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Exclusive first look: Stakeholders share their vision for development potential.
“I feel more optimistic about the street than I have in a while,” says Bill King—whose vantage point as Downtown Raleigh Alliance president and CEO is clearly in-the-know. “And I really do think you’re going to see Fayetteville Street start to look a bit different over the course of 2023 compared to 2022 and earlier.”
Since our viral story announcing the street’s resurgence last summer, Fayetteville Street has already seen major improvements and an uptick in foot traffic, especially with the addition of Raleigh’s first social district and such mass activations as Illuminate.
And major players like Fayetteville Street stakeholder Thomas “Skip” Hill are working tirelessly toward that goal. “We want to invest and make this the coolest street—certainly in North Carolina, but in the Southeast and beyond,” says the Highwoods Properties senior VP. “We’re all in soup to nuts, and we want to play a role in coordination with the City of Raleigh.”
Now, propelling that vision, a slew of concepts and activations are on deck—from signed leases to master plans. Here, 10 major updates coming to Raleigh’s Main Street.
Ink Is Dry
This colorful mercado-style taqueria ever so subtly announced its second location on Fayetteville Street by placing two ceramic Chido Taco mugs in the window of the former Living Kitchen space. The new 3,000-square-foot restaurant, slated to open toward the end of Q1, will feature the same menu as the original Chido Taco in McNeil Pointe—and, yes, you’ll be able to take drinks to-go.
HUBB Kitchens Partnership
Giving minority and female food & beverage entrepreneurs a leg up is this new training program from HUBB Kitchens, Raleigh Founded and DRA. Expected to start up this summer in a restaurant space at Duke Energy Center before moving to the former Pizza La Stella location Downtown, the concept will train future business owners on cooking skills and the business of running a restaurant, as well as provide mentorship and financing help. It’s also a win-win for those who work/live Downtown, as it’ll add a new lunch option (!). “Being able to provide that, but also make it have an equity impact, is really important to us,” says King.
After DTR’s Plaza Cafe owners announced its closure, two Triangle-transplant business partners out of California snatched up the space to open Nepalese concept Mustang House. Look for the spot to open any day now in a lightly refreshed space.
Mobile TV Screen
Clearly, Raleighites dig live sports viewing—see the throngs of people who descended on Moore Square to watch the live FIFA World Cup Final via giant mobile TV screen. Now, the city has acquired that massive mobile screen and is evaluating the logistics of live City Plaza screenings of the NCAA tournament, ACC tournament, hockey games and the like.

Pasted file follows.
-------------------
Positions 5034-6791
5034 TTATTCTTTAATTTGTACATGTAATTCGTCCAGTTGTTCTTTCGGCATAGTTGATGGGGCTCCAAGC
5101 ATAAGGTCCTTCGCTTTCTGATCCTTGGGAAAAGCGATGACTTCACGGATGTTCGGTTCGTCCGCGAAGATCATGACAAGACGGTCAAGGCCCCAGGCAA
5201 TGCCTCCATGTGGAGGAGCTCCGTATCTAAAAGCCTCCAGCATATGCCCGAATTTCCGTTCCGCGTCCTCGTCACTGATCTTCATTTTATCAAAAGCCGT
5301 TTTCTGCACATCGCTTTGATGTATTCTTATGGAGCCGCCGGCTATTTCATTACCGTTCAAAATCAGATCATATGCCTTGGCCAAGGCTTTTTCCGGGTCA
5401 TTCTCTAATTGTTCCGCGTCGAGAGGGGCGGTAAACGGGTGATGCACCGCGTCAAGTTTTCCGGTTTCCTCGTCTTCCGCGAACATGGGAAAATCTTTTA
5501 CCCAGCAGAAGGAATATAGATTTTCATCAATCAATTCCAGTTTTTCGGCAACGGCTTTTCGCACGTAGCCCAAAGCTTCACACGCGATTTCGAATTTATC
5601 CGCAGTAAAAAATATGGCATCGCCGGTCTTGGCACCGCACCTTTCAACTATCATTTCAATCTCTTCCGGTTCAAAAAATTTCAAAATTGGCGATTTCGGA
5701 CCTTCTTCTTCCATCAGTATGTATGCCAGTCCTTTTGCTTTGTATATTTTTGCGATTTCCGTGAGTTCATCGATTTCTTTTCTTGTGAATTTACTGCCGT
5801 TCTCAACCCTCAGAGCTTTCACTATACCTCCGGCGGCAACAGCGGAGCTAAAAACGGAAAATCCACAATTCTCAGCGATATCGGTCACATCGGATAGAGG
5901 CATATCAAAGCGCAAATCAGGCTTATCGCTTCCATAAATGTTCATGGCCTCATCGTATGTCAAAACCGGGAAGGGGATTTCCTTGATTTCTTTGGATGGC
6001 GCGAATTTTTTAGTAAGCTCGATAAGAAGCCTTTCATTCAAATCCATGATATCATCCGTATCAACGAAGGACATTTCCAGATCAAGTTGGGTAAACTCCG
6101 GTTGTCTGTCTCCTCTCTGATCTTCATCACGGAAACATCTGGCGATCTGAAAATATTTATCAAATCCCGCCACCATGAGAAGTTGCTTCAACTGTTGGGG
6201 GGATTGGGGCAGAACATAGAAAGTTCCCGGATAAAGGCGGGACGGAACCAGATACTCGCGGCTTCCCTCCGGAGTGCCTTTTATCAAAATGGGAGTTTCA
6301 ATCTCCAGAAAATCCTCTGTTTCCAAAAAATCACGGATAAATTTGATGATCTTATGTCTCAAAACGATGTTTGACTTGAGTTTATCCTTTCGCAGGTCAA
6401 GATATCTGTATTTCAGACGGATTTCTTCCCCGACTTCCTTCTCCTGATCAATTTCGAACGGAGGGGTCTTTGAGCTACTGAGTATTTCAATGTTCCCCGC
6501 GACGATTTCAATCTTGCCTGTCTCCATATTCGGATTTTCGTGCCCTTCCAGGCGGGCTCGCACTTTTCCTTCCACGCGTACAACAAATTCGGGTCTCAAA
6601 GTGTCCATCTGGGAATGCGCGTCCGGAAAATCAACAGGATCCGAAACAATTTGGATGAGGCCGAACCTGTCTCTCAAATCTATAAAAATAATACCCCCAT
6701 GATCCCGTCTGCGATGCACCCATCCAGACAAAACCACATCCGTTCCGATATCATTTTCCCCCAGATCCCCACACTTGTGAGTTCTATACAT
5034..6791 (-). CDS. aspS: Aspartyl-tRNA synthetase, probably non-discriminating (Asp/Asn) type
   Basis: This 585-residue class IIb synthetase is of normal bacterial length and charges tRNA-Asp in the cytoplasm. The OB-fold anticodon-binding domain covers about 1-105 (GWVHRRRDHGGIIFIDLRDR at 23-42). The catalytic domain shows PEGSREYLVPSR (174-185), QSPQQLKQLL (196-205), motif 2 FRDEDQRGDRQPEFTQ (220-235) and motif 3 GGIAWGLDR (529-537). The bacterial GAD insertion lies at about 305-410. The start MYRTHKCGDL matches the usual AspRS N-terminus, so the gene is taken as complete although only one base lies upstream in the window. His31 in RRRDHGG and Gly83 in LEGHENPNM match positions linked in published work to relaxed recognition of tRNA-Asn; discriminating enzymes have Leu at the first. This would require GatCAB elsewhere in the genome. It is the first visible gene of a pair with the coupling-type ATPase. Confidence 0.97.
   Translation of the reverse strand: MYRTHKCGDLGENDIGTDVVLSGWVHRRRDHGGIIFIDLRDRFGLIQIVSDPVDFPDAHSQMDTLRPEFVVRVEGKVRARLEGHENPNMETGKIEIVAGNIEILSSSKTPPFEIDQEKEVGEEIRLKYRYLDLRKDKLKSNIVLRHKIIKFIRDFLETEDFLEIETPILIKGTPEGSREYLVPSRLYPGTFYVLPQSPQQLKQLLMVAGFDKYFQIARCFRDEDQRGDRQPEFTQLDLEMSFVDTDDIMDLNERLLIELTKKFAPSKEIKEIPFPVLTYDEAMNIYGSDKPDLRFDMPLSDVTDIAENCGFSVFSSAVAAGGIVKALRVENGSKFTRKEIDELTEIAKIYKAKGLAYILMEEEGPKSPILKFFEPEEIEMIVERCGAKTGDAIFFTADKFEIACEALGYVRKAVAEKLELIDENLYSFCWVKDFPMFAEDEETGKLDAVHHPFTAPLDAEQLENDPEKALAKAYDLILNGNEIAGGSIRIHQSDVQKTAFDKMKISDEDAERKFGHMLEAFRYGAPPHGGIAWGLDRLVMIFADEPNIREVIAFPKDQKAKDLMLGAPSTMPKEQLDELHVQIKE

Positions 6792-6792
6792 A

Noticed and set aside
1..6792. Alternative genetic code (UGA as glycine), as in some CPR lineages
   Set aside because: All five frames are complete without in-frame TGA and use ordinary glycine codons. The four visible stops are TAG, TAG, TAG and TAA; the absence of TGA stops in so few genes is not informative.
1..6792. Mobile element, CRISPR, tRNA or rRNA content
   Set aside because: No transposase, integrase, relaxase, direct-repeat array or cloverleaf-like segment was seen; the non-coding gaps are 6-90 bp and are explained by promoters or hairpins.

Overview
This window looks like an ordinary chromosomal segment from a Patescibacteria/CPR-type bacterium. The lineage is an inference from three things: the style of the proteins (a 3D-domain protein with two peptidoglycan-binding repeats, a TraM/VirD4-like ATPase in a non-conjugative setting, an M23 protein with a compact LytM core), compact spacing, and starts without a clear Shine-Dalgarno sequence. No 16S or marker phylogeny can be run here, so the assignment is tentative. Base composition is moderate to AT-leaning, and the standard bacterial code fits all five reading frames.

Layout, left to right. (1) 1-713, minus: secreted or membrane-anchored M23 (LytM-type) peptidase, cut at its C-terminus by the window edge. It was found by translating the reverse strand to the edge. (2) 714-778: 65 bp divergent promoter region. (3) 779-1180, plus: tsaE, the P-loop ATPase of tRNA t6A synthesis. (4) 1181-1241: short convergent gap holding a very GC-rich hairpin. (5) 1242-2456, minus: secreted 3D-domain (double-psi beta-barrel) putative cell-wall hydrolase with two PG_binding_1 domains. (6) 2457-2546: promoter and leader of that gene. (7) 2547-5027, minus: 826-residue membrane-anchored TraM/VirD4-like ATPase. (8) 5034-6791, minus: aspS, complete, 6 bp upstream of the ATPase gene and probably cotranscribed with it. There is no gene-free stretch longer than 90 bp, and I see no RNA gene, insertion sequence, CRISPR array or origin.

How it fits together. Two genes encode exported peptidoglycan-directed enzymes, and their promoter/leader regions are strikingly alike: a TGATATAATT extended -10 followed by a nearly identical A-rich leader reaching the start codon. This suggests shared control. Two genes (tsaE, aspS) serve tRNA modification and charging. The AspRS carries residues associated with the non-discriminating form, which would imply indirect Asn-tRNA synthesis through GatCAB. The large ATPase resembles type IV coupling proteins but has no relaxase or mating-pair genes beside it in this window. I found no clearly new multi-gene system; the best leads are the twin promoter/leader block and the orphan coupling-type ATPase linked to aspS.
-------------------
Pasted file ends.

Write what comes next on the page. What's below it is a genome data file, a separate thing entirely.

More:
Economic Development RFP
The City of Raleigh is funding an RFP asking national firms to submit proposals for attractions and activations that would promote economic development Downtown (think: retail strategies, position of the DT office market, and supporting minority- and women-owned businesses)—to, in essence, “make Downtown, and Raleigh, great again,” says Hill.
In the Works
Sir Walter Coffee
Owner Kevin Frazier confirmed Sir Walter Coffee is very close to signing a lease for the former B.GOOD space at Charter Square—one of four towers Highwoods owns on Fayetteville Street. In the “hip Panera,” as Frazier calls it, expect a slightly bigger breakfast and lunch menu of fresh salads, sandwiches & soups—plus a separate bar and potential for a light dinner menu. If signed, Frazier hopes to open this year.
Alexander Square Parking Deck
In addition to the rollup garage doors and other upgrades Highwoods is making as part of the redevelopment of the deck’s ground-floor space we intro’d last summer, the company is also planning to upfit with outdoor dining and food concepts (think sushi, sandwiches, ice cream).
Wells Fargo Building Concept
Hill says the lease is very close to being signed for the former Cafe Carolina space—closed since 2017—on a great full-service restaurant from a local hospitality group known for its collection
Visionary Hill’s, well, vision is to “have lights on every tree all the way down Fayetteville Street,” he says. “In fact, we’d love to have it so that the lighting is tied to a sound system and the lights go dancing on and off based on the music.”
Empire Properties Concept
The now-defunct CVS space at 200 Fayetteville St. looks to be a big talker in the near future as Greg Hatem and co. revamp the space with a new concept. Stay tuned.
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